Every important detail is accounted for, because, “the little details actually weigh a lot when you get to arguing at discovery and pre-trial, where most of these things are settled.”
The truth wins
Humphries has also beaten fraudulent cases by proving his company had done its work and catching a claimant in lies. “It’s due diligence on my part,” he explains.
In one case, Humphries was certain his crew had done its job at a plaza where a man in his 60s claimed to have fallen. He knew the claimant’s address was across the street from the plaza, and that it had a sloped driveway that was likely to ice. So Humphries figured the claimant likely slipped on his own driveway, fractured his shoulder, and took himself across the street to the retail plaza before calling an ambulance.
When Humphries told his insurance company’s appointed lawyer his theory, the lawyer told him he’d been “watching too much TV.” And that it would be impossible to prove.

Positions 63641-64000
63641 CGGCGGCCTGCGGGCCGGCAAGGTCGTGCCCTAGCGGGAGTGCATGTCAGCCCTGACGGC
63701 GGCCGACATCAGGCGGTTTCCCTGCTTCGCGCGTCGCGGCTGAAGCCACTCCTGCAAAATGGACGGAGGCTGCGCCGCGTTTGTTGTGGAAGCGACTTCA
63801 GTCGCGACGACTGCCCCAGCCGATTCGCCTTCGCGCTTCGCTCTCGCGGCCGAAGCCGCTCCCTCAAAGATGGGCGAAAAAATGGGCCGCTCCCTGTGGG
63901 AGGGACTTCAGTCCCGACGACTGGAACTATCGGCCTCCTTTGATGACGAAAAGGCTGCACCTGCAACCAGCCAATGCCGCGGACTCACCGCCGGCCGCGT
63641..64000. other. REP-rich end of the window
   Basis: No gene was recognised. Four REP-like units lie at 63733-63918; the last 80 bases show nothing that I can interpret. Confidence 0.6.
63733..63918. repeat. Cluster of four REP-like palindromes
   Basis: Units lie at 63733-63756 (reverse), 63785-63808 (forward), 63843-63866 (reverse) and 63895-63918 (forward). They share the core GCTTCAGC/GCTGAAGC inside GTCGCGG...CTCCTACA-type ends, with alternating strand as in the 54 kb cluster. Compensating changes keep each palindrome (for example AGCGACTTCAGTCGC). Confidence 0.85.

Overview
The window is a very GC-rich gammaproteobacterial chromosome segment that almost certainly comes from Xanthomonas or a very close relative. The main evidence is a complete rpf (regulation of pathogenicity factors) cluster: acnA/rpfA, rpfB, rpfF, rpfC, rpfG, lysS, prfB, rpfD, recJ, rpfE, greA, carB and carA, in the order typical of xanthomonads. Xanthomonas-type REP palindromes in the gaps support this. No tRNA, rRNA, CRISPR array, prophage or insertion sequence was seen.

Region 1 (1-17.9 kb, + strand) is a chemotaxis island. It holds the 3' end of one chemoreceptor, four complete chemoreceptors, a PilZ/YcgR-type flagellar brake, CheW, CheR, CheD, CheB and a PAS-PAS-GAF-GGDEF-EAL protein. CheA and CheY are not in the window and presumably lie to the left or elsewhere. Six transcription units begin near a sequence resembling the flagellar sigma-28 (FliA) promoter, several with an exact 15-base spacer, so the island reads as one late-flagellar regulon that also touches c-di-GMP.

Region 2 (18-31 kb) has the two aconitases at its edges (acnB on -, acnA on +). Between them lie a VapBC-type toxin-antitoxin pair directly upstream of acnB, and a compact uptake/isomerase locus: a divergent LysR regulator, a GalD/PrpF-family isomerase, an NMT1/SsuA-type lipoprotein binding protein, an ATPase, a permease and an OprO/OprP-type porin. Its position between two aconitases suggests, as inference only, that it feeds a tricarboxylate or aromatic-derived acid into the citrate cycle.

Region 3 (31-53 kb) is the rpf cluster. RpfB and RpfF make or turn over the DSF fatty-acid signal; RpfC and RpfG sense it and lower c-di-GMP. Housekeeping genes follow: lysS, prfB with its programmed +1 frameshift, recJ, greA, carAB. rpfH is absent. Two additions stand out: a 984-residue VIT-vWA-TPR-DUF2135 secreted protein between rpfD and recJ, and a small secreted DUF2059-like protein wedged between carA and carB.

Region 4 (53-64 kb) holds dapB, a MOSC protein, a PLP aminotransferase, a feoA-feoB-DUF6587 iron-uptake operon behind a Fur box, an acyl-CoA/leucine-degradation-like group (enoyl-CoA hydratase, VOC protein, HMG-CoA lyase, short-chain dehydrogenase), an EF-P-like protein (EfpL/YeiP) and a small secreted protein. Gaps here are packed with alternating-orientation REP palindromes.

But the lawyer was wrong.
At discovery, Humphries suggested the lawyer interview the claimant’s wife, listed as a witness on the action. “I told him to keep on her and on her and on her and to get tougher and tougher,” Humphries recalled. “I knew that she would break and admit they crawled across the street to the plaza. And she did.
“I know that we have paperwork and records to back up our work, so where is the claimant’s proof? If they say they were coming out of a retail store, can they show what they went in to buy? Do they have the receipt? How did they pay for it? If it was on their credit card, can they produce the records to prove it?”
Record keeping can go both ways.
Keeping clients in the loop